Updated: Nov 3, 2019
Geographically right next to Auckland, but you'll feel a million miles away. The secluded and rugged west coast town has managed to avoid the over-development boom which inevitably creeps its way into most coastal towns. Without a single high-rise building or even a hotel in sight makes for a pleasant change. The isolation also lends itself to the forty-five minute drive from Auckland through dense jungle and winding roads just to get here. With only a general store, cafe and two surf shops, the town has everything it needs.
Being the west coast, the surf here is powerful, consistent and on its day, world class. The majestic Lion Rock is an impressive landmark that splits the beach in two; South Piha with the Keyhole making an easy paddle out at low tide, and the more expansive North Piha; endless banks resulting in Caves, a heavy right hander, at the far northern end. Depending on swell direction, you've got a whole load of options. Handling swell from 2-8ft (0.6-2.5m) and rarely a flat day, Piha is one of the most consistent spots in New Zealand.
On those weekday mornings, it feels like you've traveled back in time, hardly anyone on the beach, the town feels sleepy and peaceful. This all changes in the summer, and any given weekend too, with the population swelling to insane numbers making you want to escape the place. You can just forget about trying to paddle out, being so close to Auckland also unfortunately makes for a beginner nightmare; tidal waves of soft tops and hapless learners wait for you. Tourists trade their hard-earned cash for a foam filled weapon. Surf shops here don't have time, or just don't care, to warn the fresh-faced mass, who may have seen an idea of surfing from a Hollister ad, about just how unfriendly this break can be.
Piha has claimed its fair share of drownings, commonly known as one of the most dangerous beaches in New Zealand. But don't let that put you off, the numbers are always obscured by your average dumb tourist who decides to go for a swim fully clothed on a particularly heavy day. Darwin Awards are regularly dished out on the west coast. So as long as you pay attention to the warning signs and use some common sense, you'll be fine. Also, if you're surfing, the rips are your friends and you can not only save yourself from dying, but also save yourself a hard paddle out.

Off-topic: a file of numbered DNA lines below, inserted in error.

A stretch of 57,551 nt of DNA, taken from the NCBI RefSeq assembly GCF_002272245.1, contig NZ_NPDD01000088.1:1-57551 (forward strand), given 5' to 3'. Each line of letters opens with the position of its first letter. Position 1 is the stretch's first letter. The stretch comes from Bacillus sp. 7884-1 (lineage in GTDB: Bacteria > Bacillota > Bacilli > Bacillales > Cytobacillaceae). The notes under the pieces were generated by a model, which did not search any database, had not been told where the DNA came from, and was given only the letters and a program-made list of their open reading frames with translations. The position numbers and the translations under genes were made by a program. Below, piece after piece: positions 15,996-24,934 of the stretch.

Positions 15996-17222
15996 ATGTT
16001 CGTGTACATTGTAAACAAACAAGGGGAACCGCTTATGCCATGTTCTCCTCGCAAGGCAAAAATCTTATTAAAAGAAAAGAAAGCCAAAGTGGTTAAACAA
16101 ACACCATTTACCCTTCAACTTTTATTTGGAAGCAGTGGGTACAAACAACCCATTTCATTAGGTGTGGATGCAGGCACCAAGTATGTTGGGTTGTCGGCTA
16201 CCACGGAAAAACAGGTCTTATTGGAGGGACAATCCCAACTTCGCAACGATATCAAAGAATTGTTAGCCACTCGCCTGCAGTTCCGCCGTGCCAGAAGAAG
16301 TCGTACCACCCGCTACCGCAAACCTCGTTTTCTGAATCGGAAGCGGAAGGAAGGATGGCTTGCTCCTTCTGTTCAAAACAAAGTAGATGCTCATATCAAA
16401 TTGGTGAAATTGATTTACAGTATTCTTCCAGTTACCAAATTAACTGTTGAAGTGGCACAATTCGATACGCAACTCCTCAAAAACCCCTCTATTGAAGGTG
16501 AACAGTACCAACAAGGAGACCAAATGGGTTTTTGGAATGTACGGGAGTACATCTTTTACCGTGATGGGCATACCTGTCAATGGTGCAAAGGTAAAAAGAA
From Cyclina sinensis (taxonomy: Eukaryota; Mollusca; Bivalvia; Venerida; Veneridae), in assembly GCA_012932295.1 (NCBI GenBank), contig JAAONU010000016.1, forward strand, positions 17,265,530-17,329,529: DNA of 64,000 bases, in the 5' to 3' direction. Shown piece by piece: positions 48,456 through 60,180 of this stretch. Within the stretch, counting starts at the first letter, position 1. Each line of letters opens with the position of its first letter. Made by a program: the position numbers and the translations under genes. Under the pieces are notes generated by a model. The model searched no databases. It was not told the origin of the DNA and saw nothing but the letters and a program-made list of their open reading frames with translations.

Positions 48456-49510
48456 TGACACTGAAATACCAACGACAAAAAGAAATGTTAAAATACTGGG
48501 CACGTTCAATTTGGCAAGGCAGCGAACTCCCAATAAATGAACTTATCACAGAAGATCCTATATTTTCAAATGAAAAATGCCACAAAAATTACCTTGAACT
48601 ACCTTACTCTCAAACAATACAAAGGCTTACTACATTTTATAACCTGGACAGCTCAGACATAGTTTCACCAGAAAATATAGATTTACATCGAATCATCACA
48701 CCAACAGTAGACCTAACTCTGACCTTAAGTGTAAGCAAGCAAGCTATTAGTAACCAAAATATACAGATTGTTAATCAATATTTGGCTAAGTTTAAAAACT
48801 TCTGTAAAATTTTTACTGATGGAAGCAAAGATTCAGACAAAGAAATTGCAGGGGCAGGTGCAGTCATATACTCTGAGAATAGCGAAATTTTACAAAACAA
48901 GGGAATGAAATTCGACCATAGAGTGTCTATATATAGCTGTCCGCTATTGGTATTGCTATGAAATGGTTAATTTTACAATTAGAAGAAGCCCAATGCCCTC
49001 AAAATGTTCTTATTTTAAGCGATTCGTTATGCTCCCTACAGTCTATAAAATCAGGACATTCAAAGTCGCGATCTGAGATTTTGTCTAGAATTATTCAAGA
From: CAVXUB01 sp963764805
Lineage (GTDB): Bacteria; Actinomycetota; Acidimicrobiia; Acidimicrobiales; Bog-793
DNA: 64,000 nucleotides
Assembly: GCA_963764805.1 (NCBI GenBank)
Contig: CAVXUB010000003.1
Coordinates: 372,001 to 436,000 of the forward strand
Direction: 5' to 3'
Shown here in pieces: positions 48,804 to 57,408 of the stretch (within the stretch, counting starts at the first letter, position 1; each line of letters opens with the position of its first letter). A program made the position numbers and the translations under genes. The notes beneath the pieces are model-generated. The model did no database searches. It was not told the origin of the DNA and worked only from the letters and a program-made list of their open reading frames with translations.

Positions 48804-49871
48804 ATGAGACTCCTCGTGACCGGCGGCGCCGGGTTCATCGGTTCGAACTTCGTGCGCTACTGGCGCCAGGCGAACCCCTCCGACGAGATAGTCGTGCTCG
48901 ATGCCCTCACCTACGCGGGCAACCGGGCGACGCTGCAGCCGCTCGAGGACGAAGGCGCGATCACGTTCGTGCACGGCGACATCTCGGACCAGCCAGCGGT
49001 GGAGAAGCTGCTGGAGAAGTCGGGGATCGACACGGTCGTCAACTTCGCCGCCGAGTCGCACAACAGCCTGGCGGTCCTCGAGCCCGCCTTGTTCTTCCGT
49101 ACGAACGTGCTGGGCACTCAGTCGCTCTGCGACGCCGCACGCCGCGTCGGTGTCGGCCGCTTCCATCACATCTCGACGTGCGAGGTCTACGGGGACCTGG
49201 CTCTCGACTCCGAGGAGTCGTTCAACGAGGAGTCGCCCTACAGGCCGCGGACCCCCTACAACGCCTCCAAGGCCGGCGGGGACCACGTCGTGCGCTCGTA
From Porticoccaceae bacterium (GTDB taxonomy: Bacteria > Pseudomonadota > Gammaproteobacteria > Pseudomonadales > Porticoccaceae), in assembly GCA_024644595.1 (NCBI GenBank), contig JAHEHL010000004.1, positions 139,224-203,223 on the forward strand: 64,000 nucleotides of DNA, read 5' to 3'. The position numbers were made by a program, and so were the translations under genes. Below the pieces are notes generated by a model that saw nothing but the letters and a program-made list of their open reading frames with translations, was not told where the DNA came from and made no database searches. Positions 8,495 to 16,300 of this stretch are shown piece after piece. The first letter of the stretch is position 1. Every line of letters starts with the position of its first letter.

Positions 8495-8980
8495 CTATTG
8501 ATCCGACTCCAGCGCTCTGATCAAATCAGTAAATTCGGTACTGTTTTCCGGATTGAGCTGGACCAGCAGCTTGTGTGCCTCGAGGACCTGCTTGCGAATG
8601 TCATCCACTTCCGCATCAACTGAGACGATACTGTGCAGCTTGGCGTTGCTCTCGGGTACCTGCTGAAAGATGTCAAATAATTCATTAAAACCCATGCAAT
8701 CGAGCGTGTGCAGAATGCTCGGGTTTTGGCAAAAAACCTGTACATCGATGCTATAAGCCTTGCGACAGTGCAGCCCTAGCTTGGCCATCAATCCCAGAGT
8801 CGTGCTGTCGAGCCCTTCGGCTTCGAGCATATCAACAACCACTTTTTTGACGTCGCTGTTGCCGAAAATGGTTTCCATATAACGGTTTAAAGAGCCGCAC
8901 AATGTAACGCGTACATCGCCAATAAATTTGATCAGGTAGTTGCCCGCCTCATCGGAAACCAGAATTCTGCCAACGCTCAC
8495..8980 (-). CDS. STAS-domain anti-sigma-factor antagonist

Aside from the surf, the surroundings are equally incredible. A beautiful and secluded waterfall is hidden away on one of the treks around Piha, as well as a short walk down past South Piha to a natural pool for an actual relaxing dip in the ocean. One thing you will notice, are the insanely extravagant homes tucked away into the dense jungle that surrounds the town, but don't worry, these multi-million dollar hideaways are pretty much empty all year round, so the general population stays a nice low level for most of the off-season.
You'll be hard-pressed to find more beautiful surroundings and incredible surf in New Zealand, especially one that is in such relative close proximity to the most populated city in the country. Having lived here for a total of almost nine months on two separate occasions, life here is quiet and isolated. Working in the bush in New Zealand is a lot more forgiving than Australia, anxiety levels are reduced to almost zero as the threat of something killing me is pretty much non existent. Spending extended time here will no doubt improve your surfing, a chilled out surf is rarely dished out in Piha. So if you want to get out regularly, be prepared for a regular beatings, but you will be rewarded.